Advice for Reapplicants
To Reapply or Not to Reapply?
Applying to medical school is a long, competetive process, and it often takes more than one application cycle to receive an acceptance. It can be disappointing and difficult to figure out why you didn’t get accepted.
If you are thinking about reapplying, please consider some of the following questions and advice:
- Why are you passionate about becoming a physician?
- Are you ready to invest the considerable time, money, and effort to complete your medical education and training? By the time you have finished medical school, residency, and fellowship, you may have invested 7 to 12 years of advanced education and training.
- Medical school is highly competitive, so take a critical look at your resume to identify any areas that may need enhancement. Typically a strong candidate has a record of academic achievement, service to their community and/or campus, exposure to medicine, research experience, and leadership qualities.
Evaluate your relative competitiveness
Less than 50 percent of applicants to U.S. medical schools are accepted each year. The Association of American Medical Colleges (AAMC) collects statistics on all students who take the MCAT and who apply to medical school. These statistics are organized into various tables available on the AAMC Facts webpages.
If you want to see how your academic grades and standardized scores measure up to all other applicants, it is useful to review the AAMC Facts Table A-23.
Reviewing your previous application
If you are considering a re-application, please review our advice to applicants above. Think carefully about what you have done to strengthen your record since your last application and how to communicate your hard work to medical schools.
- We strongly recommend rewriting your personal statement and essay responses. Use the circumstance of how you have grown and what you have learned since your last application to discuss your determination, persistence, and resilience. These essays are opportunities to express your passion for medicine.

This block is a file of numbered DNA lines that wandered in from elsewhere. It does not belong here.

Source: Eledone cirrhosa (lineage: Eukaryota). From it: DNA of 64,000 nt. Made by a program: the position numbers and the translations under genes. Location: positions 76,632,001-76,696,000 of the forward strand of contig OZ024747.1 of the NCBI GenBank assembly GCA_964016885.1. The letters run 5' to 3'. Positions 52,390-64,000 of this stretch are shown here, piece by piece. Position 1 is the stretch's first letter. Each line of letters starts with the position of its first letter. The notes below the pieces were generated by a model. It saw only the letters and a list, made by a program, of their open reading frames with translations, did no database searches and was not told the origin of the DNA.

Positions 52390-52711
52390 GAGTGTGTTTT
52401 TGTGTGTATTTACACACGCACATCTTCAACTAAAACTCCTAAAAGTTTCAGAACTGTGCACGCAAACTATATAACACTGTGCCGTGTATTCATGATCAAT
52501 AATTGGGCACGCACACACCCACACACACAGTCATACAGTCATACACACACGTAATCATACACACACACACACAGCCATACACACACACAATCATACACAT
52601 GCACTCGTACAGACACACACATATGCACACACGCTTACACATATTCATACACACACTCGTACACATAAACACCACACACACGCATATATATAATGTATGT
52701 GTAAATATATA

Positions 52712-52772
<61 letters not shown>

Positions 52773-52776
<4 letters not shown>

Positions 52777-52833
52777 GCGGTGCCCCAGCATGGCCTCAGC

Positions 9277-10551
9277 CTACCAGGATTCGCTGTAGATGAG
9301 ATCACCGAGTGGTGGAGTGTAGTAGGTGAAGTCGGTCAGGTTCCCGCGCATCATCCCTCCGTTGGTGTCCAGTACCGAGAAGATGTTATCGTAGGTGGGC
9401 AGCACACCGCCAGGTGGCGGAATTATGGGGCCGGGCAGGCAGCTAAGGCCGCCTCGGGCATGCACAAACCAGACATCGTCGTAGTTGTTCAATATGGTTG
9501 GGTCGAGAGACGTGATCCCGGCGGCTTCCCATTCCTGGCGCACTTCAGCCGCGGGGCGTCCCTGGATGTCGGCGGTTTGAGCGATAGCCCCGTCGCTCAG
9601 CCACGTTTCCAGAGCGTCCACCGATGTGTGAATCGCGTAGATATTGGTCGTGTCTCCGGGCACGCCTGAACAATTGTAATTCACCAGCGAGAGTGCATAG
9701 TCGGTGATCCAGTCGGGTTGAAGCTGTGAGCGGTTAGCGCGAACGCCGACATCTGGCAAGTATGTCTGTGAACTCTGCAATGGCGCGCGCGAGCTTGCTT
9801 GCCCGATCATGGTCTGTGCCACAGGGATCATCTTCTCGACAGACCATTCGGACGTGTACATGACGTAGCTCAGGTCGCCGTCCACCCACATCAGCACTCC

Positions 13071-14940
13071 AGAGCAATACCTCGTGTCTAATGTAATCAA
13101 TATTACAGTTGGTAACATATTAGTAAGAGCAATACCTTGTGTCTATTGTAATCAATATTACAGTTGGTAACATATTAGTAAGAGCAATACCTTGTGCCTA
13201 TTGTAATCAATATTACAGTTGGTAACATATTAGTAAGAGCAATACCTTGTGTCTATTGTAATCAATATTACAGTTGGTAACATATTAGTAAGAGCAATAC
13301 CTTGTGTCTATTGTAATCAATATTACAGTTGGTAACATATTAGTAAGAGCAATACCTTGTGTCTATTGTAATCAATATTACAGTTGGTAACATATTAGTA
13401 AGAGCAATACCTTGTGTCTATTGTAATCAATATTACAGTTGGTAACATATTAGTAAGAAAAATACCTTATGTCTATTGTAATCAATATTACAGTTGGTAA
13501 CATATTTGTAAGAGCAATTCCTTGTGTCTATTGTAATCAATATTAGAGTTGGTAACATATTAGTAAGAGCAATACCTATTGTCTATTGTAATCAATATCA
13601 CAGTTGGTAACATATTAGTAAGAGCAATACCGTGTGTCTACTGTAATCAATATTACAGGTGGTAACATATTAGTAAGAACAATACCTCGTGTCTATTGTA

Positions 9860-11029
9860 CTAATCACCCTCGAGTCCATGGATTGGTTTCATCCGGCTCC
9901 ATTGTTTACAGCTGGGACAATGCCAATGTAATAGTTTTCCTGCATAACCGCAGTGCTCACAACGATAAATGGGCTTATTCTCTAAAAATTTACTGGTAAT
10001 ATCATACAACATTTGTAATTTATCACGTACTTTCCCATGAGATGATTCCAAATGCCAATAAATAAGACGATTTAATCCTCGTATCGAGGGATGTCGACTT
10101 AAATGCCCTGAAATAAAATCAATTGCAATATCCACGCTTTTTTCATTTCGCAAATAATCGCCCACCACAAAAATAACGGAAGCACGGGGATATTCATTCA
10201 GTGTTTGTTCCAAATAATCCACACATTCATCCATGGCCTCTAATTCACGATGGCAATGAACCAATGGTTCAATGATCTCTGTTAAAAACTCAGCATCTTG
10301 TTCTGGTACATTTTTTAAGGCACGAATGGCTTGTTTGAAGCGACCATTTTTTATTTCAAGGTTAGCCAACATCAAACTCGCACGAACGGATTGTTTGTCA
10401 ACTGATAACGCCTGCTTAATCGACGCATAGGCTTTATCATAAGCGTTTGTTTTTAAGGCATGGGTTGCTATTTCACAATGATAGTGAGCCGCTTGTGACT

- Carefully describe your experiences (medical exposure, research, community service, leadership) to communicate the roles you played and how they have shaped your readiness for medical school.
- Letters of Recommendation: Do the people writing your letters know you well? Do your letters help create a well-rounded application?Consider obtaining at least one new letter of recommendation to support your candidacy that addresses the areas that may have been seen as weaknesses in the previous application cycle.
- Consider using resources such as Medical School Admission Requirements (MSAR) to identify schools where you may be most competetive and whose missions align with your future goals. This resource can help you select schools by geographic location, availability of joint degree programs, types of curricula, or areas of focus (rural medicine, research, primary care, etc.).
- Interviewing: Did you present yourself professionally (attire, posture, manners, etc)? Did you know the institution well, and were you able to communicate sincere interest? Did you demonstrate a friendly, respectful, self-motivated, collegial attitude that will contribute to the learning environment?
When Should You Reapply?
Now that you’ve reviewed your application and identified any areas that need improvement, it’s time to decide when you should reapply.
First, it’s important to understand that application cycles overlap. Only one month after accepted students declare their top medical school choice, the application cycle re-opens. It can be difficult to focus on improving your application when you are trying to reapply in the next immediate cycle. Furthermore, applicants may still be called off of the waitlist during the summer. Consider waiting to apply for at least one cycle to give yourself time to self-evaluate and improve any areas of weakness on your application.
Medical schools look at a combination of your academics, experiences, essays, letters of recommendation, and much more. For some reapplicants, just improving in one area is enough; however, for others, improving in multiple areas is most beneficial. If there are significant gaps in your application that require time in order to strengthen your application, it may be best to wait before reapplying.
Every application cycle is different. Qualifying for interviews or secondary applications in one cycle will not ensure that you will be competetive in subsequent cycles. You should aim to explain how you have matured or strengthened as an applicant.